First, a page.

A coalition of Simon Fraser University (SFU) student organizations have joined calling on the Burnaby post-secondary's administration to reinstate its football program.
More than a month ago, SFU president Joy Johnson announced the school was immediately terminating the football program.
In an open letter, coalition representatives believe the school's decision is not in line with the values of the university.
This includes Eshana Baran, Simon Fraser Student Society (SFSS) spokesperson; Mason Glover, student-athlete advisory committee representative and former player; Tiara Cash, student-athlete retirement researcher; Marie Haddad with the SFU students of African and Caribbean Ancestry; and Chanetelle Spicer of the Simon Fraser Public Interest Group.
The group highlights the decision to terminate the program goes against the university’s commitment to the Equity, Diversity and Inclusion policy while also noting the alleged lack of major stakeholder consultation and harm caused, among other issues.
The letter demands that SFU administration publicly meet with stakeholders and address questions the public might have, find a way to reverse the cancellation and a written apology be sent out to student-athletes for invasion of privacy, stemming from the school allegedly removing personal belongings from the locker room with no prior notice.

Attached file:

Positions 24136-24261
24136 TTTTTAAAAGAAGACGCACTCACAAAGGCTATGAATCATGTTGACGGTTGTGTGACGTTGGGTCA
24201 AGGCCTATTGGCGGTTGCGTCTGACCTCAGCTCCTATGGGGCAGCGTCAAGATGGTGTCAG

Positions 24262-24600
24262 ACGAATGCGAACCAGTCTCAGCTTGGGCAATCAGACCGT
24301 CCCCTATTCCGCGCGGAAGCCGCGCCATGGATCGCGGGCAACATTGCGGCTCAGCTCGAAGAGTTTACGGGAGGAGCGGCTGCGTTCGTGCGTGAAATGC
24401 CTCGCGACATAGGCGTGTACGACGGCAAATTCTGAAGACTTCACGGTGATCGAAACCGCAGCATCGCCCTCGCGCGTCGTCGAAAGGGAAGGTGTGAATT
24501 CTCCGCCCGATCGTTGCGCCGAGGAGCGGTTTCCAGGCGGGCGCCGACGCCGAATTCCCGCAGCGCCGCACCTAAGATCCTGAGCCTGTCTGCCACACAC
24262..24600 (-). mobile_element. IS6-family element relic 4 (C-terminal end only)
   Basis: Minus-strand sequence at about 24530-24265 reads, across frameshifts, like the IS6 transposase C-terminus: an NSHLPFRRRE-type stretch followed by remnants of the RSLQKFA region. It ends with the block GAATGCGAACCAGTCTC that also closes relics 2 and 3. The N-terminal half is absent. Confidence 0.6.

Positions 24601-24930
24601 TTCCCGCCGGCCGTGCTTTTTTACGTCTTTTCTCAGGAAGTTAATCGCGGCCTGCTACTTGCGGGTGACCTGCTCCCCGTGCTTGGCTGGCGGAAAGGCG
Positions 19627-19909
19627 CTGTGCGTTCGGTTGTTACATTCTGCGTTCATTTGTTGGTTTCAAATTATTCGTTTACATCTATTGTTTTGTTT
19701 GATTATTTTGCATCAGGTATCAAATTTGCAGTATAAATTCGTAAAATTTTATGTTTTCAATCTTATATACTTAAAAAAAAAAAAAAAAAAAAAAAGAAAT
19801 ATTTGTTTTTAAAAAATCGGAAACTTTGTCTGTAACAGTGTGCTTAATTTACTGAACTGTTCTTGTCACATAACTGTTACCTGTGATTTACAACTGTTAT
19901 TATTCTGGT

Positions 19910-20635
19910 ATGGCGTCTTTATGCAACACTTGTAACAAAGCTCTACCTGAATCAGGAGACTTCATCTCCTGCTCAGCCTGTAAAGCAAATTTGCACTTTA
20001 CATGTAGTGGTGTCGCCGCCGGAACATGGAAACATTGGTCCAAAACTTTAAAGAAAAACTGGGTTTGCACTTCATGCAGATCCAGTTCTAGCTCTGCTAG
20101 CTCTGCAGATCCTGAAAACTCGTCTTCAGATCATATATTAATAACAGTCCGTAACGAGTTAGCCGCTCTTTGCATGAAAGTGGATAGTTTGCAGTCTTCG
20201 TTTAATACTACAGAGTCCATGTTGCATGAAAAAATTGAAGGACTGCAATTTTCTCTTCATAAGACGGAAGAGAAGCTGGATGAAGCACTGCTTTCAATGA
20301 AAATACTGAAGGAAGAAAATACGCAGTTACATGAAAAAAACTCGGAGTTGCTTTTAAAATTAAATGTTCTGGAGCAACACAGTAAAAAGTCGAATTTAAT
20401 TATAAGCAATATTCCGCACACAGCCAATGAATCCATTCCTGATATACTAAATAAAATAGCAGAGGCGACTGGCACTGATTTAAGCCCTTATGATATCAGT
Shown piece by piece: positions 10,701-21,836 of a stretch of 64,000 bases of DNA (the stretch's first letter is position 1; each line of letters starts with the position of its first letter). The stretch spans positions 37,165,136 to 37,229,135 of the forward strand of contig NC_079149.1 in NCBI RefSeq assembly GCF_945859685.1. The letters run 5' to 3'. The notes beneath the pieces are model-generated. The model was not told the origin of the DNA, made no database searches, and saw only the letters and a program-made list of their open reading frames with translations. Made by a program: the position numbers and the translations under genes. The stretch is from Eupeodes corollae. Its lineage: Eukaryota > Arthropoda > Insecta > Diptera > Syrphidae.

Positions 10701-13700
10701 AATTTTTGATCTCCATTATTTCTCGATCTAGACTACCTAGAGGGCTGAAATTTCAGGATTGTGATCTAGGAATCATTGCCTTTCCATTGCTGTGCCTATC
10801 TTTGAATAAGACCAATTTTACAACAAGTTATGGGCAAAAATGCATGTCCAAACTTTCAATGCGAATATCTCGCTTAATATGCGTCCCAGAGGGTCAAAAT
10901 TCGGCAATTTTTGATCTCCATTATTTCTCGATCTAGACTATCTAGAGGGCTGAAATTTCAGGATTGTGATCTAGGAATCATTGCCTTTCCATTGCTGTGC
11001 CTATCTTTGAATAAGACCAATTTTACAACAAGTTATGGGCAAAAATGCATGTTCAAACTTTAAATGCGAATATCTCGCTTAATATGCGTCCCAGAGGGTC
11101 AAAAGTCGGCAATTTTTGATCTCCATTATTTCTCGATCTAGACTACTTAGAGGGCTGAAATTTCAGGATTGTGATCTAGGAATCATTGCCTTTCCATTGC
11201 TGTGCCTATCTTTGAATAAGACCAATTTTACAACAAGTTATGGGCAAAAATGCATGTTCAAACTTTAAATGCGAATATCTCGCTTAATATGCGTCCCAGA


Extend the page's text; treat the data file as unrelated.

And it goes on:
"This decision has had a significant negative impact on the mental health of the student-athletes, their performance in exams, and their ability to find a suitable opportunity to apply to universities and join a team elsewhere," the letter reads.
"It is the university's duty to consider the well-being of our students when making decisions that affect their academic and personal lives."
Meanwhile, a B.C. Supreme Court decision has yet to be made on a civil claim filed on April 13 on behalf of five SFU football players, claiming the school had breached its contract with players.
In an earlier interview with the NOW, SFU athletic director Theresa Hanson said the school explored "all avenues" to keep the program going.
On April 20, SFU announced Johnson had directed the school to appoint a special advisor to review and make recommendations regarding potential sustainable opportunities for football.
The Red Leafs had competed in NCAA Div. II football since 2010.